Muloni Comments on Recent Power Blackout, Demands Tougher Penalties for Vandalism

Minister for Energy, Eng Irene Muloni addressing the press on Thursday.

Minister for Energy, Eng Irene Muloni has condemned “selfish” Ugandans who recently vandalised the electricity transmission infrastructure in Mukono district resulting into a nationwide power blackout.

On the night of September 13, Uganda experienced a sudden widespread power blackout causing an uproar on social media. Electricity went off in Kampala went off in Kampala and other parts of the country at around 9:35pm last Wednesday.

Part of the fury among the public was because the load shedding coincided with the scheduled TV program, Straight Talk Africa on Voice of America where popular opposition politician, Bobi Wine was appearing.

This prompted some to speculate that the blackout was deliberate although UETCL, the government agency responsible for transmitting electricity came out to clarify that the problem was due to vandalism.

Today, Minister Muloni also came out to emphasize that the blackout was caused by what she labelled “unpatriotic Ugandans. She said that atleast 5 towers that carry transmission lines from Jinja to Kampala were brought down at Mbalala in Mukono district.

It is against this background that the Minister has called for stringent punishments in the law against those found to be culpable of vandalizing electricity infrastructure.

“This route transmits 150MWs, so, by 5 towers being disabled these are 150 megawatts. Can you imagine the selfishness of some Ugandans? This asset is for all of us as Ugandans. So, because you are selfish, you choose to punish all of us,” the Minister said.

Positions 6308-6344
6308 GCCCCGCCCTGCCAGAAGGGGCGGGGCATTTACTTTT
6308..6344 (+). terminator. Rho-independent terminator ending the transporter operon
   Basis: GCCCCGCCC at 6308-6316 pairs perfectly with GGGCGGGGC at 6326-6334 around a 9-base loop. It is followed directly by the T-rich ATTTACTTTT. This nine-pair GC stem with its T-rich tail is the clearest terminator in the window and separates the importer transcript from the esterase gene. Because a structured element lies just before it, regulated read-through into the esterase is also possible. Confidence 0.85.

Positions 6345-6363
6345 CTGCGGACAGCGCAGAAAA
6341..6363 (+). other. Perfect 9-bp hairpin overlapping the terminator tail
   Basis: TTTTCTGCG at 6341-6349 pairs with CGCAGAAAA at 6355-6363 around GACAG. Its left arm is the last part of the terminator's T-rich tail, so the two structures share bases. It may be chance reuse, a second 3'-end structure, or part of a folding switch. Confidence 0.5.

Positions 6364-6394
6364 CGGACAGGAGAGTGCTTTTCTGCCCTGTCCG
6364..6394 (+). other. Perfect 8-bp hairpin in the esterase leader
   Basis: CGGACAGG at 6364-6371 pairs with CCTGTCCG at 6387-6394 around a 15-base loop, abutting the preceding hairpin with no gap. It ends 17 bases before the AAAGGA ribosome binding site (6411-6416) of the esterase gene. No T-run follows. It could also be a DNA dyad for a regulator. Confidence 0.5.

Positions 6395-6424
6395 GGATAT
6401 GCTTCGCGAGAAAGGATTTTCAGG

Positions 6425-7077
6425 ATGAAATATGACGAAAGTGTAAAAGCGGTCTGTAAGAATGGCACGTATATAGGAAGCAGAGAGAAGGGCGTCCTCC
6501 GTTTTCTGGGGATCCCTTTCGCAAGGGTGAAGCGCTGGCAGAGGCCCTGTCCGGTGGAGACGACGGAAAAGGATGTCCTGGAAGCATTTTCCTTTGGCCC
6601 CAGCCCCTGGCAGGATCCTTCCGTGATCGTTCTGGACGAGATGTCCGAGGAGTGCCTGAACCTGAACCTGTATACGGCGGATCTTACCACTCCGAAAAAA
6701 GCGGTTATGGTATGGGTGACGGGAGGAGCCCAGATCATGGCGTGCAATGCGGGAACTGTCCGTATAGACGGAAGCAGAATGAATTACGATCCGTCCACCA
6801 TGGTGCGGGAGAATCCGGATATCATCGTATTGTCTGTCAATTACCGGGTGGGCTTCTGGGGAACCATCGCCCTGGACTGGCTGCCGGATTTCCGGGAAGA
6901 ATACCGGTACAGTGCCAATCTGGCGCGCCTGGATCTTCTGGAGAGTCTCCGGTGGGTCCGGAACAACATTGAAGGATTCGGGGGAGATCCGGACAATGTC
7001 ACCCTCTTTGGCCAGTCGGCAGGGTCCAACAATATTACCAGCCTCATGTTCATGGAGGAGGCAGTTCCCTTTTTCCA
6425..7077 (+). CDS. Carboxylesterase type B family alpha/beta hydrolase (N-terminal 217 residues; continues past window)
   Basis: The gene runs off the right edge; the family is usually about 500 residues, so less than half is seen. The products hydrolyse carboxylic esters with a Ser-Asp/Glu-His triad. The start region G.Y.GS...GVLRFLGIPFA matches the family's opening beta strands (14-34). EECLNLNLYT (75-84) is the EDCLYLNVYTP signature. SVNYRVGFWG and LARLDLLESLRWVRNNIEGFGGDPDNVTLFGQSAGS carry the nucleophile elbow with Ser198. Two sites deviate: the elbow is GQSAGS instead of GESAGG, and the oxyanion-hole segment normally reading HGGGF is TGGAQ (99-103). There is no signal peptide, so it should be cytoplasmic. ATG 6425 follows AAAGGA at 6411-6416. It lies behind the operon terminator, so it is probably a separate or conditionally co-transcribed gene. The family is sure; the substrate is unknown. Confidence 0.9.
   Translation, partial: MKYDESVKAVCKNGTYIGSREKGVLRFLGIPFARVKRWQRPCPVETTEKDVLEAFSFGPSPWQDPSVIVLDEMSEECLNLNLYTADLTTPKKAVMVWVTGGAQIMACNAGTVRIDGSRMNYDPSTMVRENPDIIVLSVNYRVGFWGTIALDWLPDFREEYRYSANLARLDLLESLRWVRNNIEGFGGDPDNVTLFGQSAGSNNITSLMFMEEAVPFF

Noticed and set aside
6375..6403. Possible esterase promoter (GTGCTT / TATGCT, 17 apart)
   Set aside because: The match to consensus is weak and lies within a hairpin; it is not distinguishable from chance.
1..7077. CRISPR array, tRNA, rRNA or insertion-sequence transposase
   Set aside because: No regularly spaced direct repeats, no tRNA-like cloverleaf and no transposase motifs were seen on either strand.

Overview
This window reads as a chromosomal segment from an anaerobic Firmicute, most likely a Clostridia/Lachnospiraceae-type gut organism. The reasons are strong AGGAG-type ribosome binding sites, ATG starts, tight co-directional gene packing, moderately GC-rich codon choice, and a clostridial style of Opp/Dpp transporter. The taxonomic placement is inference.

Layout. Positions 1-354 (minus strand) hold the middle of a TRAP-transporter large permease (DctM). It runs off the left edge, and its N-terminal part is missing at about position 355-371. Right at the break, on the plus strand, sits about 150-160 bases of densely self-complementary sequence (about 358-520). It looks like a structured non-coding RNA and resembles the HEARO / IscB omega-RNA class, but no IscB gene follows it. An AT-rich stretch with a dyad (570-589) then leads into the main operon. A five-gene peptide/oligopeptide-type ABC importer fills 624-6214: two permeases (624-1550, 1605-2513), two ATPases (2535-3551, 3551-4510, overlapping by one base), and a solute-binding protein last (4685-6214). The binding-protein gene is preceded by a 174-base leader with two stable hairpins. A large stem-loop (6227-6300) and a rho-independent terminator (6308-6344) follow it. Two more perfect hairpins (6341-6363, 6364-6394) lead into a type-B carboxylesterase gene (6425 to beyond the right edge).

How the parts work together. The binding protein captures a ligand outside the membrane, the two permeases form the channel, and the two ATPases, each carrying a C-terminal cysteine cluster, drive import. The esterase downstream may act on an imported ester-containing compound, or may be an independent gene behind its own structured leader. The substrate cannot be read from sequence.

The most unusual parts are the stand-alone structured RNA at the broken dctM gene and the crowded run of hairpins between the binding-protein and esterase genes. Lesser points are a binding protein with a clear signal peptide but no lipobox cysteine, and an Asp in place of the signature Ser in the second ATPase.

She said that cutting off current as much as 150MWs at a peak time at one go destabilized the system causing the mass blackout.

“I really apologize to the public because it is my sector that ensures there is reliable power supply throughout”.

She appealed to the media to sensitize the public to be patriotic and safeguard the infrastructure put in place by the government. Eng Muloni also asked the public to report such cases.

“It’s a shame how you can cut this infrastructure. You are not punishing me or the President. You are punishing all Ugandans”.

Explaining the magnitude of the problem of vandalism, Eng Muloni told reporters that government loses a sum of Shs 1.5 billion every year in acts of vandalism of electricity infrastructure.

She partly attributed vandalism to the demand for metal scrap as a source of income which she said is illegal.

“Police is hunting these detractors and once caught, they will be brought to book. We also want to amend the law so that we introduce punitive measures. The current law is too lenient,” she said.

She noted that the current penalties provided by the law are not equivalent to the suffering that Ugandans endure during the eventual load shedding.

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